The best way to raise an honest child is to lead by example.  No one wants to lie to their kids, but we all do it.  We lie to protect them: “There are ghosts in the basement.  Don’t go down there!”  We lie to spare their feelings: “Fluffy went to a big farm where he can run and play.”  Sometimes, we lie to control them.

When I was growing up, my grandmother’s house was right next door.  One night when the family was there for dinner, my mother sent me back to our house to get something.  While searching for the item I stumbled across the cache of my Christmas toys.  I  didn’t need to compare those toys with the ones marked “Santa” on Christmas morning.  Finding them was all the proof I needed to fit the rest of the pieces together.  I don’t remember being  upset at the loss of a childhood fantasy, only excited that I had unraveled the mystery on my own.

Non-believers the world over struggle with the Santa myth when it comes to their children.  Discovering the truth about Santa Clause and the process of apostasy are too similar to be ignored.  We start projecting our fears and outrage on children who are really just interested in the end result of presents and candy.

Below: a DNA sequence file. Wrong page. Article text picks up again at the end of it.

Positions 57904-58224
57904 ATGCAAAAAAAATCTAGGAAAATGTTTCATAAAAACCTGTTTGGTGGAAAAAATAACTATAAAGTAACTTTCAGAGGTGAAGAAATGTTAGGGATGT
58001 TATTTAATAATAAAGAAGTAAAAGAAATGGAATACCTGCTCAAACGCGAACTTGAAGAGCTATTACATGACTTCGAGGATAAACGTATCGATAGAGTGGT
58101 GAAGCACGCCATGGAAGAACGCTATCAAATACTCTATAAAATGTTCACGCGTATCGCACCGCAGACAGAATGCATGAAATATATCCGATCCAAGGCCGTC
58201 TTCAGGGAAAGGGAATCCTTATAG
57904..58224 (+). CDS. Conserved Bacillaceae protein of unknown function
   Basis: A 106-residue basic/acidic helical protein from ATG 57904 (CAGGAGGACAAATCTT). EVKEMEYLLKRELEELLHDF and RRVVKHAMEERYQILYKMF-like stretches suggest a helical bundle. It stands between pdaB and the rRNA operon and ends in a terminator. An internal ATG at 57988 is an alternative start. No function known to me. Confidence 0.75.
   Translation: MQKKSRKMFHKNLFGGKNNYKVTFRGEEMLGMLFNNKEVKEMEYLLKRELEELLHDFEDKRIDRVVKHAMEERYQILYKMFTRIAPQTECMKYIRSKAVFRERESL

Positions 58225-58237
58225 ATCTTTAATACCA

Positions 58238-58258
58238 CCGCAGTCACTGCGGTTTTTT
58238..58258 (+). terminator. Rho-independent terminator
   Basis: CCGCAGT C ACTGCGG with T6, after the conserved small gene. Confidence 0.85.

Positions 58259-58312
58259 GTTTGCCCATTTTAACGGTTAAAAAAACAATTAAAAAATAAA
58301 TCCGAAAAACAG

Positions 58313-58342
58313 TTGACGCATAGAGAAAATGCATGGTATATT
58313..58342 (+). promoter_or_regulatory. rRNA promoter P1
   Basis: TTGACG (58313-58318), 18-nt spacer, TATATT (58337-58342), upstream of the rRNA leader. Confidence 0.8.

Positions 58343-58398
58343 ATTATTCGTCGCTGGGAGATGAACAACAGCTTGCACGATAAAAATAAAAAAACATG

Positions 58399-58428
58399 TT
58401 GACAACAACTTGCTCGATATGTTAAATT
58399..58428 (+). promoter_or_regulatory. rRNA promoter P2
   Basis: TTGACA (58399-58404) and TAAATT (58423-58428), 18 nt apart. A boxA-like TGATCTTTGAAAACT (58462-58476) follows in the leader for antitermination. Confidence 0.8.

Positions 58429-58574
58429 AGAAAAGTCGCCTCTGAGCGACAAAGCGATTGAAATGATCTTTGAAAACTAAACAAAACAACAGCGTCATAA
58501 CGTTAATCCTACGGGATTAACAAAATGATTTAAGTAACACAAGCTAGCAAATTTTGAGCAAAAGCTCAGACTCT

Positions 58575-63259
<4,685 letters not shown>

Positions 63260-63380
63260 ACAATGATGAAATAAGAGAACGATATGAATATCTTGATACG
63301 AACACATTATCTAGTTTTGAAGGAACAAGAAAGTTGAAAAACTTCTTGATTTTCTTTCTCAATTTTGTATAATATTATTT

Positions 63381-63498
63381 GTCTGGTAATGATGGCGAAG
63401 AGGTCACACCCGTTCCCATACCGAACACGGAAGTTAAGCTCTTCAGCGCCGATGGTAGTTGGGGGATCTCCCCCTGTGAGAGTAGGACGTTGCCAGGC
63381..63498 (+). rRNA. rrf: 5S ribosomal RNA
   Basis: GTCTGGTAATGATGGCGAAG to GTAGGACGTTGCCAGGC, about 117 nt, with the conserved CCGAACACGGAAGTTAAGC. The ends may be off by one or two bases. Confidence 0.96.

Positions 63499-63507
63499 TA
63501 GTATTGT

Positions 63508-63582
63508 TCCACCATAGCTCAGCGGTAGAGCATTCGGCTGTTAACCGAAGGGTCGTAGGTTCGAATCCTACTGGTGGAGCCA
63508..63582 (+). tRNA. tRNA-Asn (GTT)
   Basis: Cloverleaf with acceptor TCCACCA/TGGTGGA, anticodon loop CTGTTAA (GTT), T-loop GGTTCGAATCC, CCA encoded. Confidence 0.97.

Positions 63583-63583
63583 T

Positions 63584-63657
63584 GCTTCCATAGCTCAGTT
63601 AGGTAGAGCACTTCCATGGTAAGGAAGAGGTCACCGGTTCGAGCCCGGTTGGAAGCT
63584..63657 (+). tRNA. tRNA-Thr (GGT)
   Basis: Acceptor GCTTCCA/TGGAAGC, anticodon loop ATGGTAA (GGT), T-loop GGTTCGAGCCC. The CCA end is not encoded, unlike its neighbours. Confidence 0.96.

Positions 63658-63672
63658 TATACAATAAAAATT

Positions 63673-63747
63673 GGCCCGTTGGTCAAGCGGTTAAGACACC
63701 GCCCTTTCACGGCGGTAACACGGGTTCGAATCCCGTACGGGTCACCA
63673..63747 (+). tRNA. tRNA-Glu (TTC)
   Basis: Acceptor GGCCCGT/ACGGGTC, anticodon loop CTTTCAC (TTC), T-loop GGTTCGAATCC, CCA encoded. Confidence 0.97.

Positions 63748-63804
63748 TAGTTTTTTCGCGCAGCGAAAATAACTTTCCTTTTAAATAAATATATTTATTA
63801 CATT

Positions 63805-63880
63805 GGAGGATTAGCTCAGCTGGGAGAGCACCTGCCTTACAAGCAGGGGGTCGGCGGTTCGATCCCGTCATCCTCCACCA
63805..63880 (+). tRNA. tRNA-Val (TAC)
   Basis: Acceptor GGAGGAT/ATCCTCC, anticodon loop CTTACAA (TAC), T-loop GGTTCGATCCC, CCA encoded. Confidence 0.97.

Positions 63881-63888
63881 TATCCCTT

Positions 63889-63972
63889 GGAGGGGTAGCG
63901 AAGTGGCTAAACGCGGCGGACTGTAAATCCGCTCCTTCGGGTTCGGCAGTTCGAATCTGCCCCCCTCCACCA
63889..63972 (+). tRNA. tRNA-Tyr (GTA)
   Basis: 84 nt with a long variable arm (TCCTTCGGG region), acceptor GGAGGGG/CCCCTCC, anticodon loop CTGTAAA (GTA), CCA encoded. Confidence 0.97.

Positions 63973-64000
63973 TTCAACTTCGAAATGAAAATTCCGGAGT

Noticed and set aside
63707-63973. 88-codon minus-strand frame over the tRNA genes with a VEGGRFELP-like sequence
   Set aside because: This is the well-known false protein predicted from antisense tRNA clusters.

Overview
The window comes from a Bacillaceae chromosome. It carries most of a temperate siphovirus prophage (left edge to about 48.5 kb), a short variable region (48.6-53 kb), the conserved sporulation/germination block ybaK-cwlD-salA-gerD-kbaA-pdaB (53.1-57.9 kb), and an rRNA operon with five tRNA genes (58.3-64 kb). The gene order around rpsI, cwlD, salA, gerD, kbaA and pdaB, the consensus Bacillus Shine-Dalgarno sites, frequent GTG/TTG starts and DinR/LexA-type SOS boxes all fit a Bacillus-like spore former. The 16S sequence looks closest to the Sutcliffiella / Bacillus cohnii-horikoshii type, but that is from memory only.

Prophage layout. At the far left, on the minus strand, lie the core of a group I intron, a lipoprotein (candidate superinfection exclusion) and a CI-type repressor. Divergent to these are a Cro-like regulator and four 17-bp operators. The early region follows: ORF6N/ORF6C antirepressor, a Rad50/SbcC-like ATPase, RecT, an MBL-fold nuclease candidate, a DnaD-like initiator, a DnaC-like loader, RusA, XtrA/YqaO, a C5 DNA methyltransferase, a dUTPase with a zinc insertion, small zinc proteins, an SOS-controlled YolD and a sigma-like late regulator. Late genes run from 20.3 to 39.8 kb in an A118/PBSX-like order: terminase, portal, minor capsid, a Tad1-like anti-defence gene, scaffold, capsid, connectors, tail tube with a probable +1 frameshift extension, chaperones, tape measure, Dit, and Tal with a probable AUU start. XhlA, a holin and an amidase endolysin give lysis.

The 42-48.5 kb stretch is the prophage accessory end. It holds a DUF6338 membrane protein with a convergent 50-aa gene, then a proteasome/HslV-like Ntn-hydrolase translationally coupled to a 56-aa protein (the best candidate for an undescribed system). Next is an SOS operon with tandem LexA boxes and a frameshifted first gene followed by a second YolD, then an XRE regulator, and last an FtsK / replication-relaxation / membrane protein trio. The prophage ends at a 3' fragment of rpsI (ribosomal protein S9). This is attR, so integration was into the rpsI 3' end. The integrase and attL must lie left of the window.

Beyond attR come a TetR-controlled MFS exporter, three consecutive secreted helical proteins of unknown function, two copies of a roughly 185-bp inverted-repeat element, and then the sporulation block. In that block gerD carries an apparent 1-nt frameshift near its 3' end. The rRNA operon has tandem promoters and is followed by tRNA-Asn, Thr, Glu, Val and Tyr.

I hate even the idea of lying to my son.  However, it is infinitely easier to invoke Santa as a behavioral modification system than the old “because I said so.”  Last year I outright refused to do it.  This year I find myself saying things like, “Do you think Santa just saw you jump from the couch to the love seat?”  I have said before that I have no intention of raising an atheist child.  My memory of that childhood discovery is part of the reason why.  I was so proud of myself for cracking the code at age seven.  I confided in my older sister who said that I would get more gifts if I played along.  She was probably trying to avoid taking the blame for admitting it to me.  The significance was discovering the truth for myself by using deductive reasoning as a tool.  If someone would have just told me that there is no Santa Clause, I may not have believed them.